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September 16, 2000
Freeman is Sydney's first superstarJulian Linden
If you had not heard of Cathy Freeman before Friday's Olympic opening ceremony, you will now.
Freeman, already a heroine in her native Australia, became a worldwide celebrity at the Sydney Games when she lit the Olympic cauldron.
As a two-time 400 metres world champion and Atlanta Olympic silver medallist, Freeman's performances on the track alone warrant attention.
The 27-year-old Freeman is a red-hot favourite for the gold medal in Sydney but that is only part of the reason why she is destined to be the single most scrutinised athlete at the Games.
The main reason is that Freeman is Aboriginal and prepared to talk about her anger at the way her people have been treated.
By her own account, Freeman is naturally timid but she has refused to let her shyness stop her from revealing her darkest secrets. It is unlikely she will clam up when nosey journalists start quizzing her now.
In her biography, 'A Journey Just Begun', Freeman revealed how she was molested as a child. She also spoke of the tragic deaths of her sister, who suffered from cerebral palsy, and her alcoholic father.
But Freeman is far from a pathetic figure. Hers is a story of a brave young woman who overcame adversity to become an inspiration for an entire people.
Freeman is a reluctant figurehead but is so deeply proud of her heritage that she feels compelled to speak out against perceived injustices.
When an Australian Senate inquiry in April suggested the term "stolen generation" was an exaggeration, Freeman delivered a passionate response, accusing the government of being untruthful by revealing that her own grandmother was forcibly removed from her family.
"You have to understand that when you have a government that is so insensitive to the issues that are close to people's hearts, that have affected so many lives for the worse, people are going to be really angry and emotional," Freeman said in an interview with a London newspaper that created headlines around the world.
Freeman's openness has won her many admirers but has also come at a high-price with her once simple life transformed into a soap opera. Now, almost everything she says or does ends in a public brawl.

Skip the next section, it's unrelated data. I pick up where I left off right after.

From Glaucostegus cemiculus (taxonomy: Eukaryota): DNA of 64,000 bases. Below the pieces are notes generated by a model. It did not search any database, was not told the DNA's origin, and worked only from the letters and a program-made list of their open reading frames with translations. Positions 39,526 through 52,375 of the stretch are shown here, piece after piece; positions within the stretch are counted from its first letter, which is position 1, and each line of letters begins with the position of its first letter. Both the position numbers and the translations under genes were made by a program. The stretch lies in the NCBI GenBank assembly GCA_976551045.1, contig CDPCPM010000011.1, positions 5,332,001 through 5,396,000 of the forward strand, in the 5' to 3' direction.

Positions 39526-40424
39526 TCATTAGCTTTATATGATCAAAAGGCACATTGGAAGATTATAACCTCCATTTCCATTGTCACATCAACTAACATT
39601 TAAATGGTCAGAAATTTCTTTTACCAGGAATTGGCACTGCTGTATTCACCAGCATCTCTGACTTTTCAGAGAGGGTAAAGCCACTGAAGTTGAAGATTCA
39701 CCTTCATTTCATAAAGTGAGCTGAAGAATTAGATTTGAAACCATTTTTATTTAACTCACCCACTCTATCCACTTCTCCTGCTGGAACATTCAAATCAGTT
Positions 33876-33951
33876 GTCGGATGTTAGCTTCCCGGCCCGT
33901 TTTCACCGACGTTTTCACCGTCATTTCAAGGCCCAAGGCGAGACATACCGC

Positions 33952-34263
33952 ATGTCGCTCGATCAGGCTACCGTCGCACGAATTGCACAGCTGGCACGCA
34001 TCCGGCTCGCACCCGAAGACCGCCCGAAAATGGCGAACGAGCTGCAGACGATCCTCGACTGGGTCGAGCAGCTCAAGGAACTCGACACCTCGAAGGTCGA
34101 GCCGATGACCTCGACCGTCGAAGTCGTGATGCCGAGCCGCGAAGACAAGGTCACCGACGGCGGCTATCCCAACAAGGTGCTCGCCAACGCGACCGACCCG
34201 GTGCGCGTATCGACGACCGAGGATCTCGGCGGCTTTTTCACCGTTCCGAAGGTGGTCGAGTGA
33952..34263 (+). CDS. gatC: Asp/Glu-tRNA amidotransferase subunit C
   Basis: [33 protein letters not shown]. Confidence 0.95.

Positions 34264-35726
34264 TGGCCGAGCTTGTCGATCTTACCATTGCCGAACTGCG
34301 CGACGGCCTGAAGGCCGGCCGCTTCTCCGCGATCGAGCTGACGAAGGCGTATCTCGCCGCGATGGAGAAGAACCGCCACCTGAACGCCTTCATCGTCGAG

Freeman first put her foot into controversy when she won a gold medal at the 1994 Commonwealth Games in Canada.
A major race row erupted when she carried the Aboriginal flag on her shoulders during a lap of honour, incurring the wrath of Australia's Commonwealth Games chief Arthur Tunstall who was incensed she did not wrap herself in the national flag.
Then, when native leaders, angry at the government's refusal to apologise for mistreatment of indigenous Australians, called for an Aboriginal boycott of the Sydney Games, Freeman found herself under intense pressure to join in.
She decided to run after the overwhelming majority of Aboriginal leaders said they supported her.
But Aboriginal leaders were less impressed when she recently appeared in a Nike advertisement featuring dozens of top sportsmen and women saying "sorry", claiming it trivialised the national campaign for an apology from the prime minister.
More recently, Freeman's finances have captured headlines, initially because of her messy battle with her former manager and lover Nick Bideau, then when was told she owed A$400,000 ($240,000) in unpaid taxes.
Despite all her problems, Freeman has always shown a remarkable ability to block out distractions and put her best foot forward on the track.
The slender schoolgirl who used to run in bare feet along dry river beds was second to great French sprinter Marie-Jose Perec at the 1996 Atlanta Olympics.
Freeman has lost just one race over 400 metres in the four years since, collecting the 1997 and 1999 world titles, and has been in brilliant form this season.
She set the fastest time in the world this year when she clocked 49.98 seconds at the Monaco Golden League meeting in August then beat 200 metres world champion Inger Miller of the U.S. at a meeting in Britain and is now running that event as well.
But her success has added to the pressure and she goes into the Sydney Games as overwhelming favourite over Perec, who has tormented Freeman by suddenly pulling out of each of their scheduled clashes.
Freeman also had a scare when she strained her leg before a race in London but no-one in Australia will hear of her losing. Expectation is so high that tickets for her final sold out as soon as they went on offer.
Aware of the enormous pressure she is under, Australia's athletics officials have gone to extreme lengths to protect their most prized asset.
Freeman was allowed to skip the Australian Olympic trials after she was handed an automatic place in the team and allowed to stay in Europe.
"I can go back to Sydney physically and, more importantly, mentally sound and ready for the Games," Freeman said.
"For every one of us out there it's been a case of the calm before the storm."
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